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What Drugs Do to Your Face

What Drugs Do to Your Face

Our skin makes up a big portion of our bodies and protects the inner parts of our bodies from harm. 

As a Chicago addiction treatment center, we know what drugs do to your face and the damage that substance abuse can have on a person’s skin. Not only are drugs dangerous to the inner workings of your body but to your skin and outer appearance, as well. As a result of long-term drug use, you may become unrecognizable, even to yourself. 

Signs of Drug Use on Face 

While some drugs may be more dangerous than others, any form of drug abuse can cause similar changes in a person’s face. What drugs do to your face and the severity of these effects depend on the type of drug, how long you have been using it, and how much of it you use.  

The face of an addict is often distinguished by traits like wrinkles and concave sores. A person’s health condition before developing a drug addiction and their skincare routine can also determine the intensity of its effects.

As a result of long-term drug use, the effects of drugs on your face may include: 

  • Irritated or bloodshot eyes 
  • Blood clots in the eyes 
  • Droopy eyelids 
  • Sunken or deep-set eyes 
  • The appearance of rapid aging 
  • Sunken facial features 
  • Gaunt cheekbones 
  • Skin sores 
  • Blemishes and acne 
  • Red bumps 
  • Damage to the skin around the mouth 

Although bloodshot eyes may not seem severe, long-term drug abuse can cause permanent and unwanted damage. In many cases, individuals can also develop vision problems, as well as skin problems around their eyes.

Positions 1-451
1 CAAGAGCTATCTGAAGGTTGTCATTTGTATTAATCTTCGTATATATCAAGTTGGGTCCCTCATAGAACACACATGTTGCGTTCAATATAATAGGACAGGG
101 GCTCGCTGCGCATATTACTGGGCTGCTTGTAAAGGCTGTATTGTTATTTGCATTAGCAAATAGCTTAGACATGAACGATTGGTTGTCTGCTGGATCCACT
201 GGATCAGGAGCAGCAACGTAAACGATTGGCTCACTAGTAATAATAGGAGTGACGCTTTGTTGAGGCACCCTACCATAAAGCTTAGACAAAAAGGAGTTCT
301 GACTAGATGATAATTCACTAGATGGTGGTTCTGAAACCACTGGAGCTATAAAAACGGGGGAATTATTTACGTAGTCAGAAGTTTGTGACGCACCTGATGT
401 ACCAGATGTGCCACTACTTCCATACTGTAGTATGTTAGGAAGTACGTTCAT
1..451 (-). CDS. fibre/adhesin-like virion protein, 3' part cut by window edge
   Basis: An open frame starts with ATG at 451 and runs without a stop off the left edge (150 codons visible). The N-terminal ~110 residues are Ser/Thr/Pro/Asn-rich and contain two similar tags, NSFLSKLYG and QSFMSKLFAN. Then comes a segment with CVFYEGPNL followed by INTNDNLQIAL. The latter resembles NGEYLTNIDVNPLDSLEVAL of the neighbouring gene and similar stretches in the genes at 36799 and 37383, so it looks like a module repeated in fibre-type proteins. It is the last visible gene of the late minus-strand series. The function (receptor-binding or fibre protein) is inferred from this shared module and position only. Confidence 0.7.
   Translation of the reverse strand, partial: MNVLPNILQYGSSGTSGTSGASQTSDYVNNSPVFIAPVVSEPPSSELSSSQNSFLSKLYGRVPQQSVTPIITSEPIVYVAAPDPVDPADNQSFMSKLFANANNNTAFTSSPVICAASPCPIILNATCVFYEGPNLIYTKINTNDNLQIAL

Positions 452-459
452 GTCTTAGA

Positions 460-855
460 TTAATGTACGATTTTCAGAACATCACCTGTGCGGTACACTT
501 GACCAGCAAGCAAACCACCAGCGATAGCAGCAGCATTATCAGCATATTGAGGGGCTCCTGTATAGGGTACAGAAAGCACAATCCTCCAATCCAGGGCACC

Not only can people with a drug abuse problem develop a sunken-in face from drugs, but they can experience rapid aging that causes wrinkles and makes them appear older. For this reason, drugs like meth, cocaine, and alcohol can make your face droop or appear more wrinkly and older than you really are. 

Methamphetamine is a drug that is known for its negative effects on the face and teeth. The harm it does to the face is also referred to as meth face, in which the skin becomes shallow and develops sores and other skin problems.

Meth is one of the most noticeably damaging drugs to a person’s physical appearance. Long-term meth users will have poor dental hygiene and sores on their faces from picking at their skin. People addicted to meth can avoid and treat its effects by receiving treatment in our meth rehab program

How Does Substance Abuse Affect Physical Performance?

It is not just physical appearance that is negatively impacted by drug abuse. Looking at athletes in particular, the physical effects of drug abuse can begin to reveal themselves in the ways that a person performs. First off, using drugs like alcohol, painkillers, and stimulants upsets the physiological balance of the body. For instance, alcohol slows down the central nervous system, which affects coordination, reaction speeds, and fine motor skills. Athletic performance is hampered as a result, making tasks that call for dexterity and quickness much more difficult.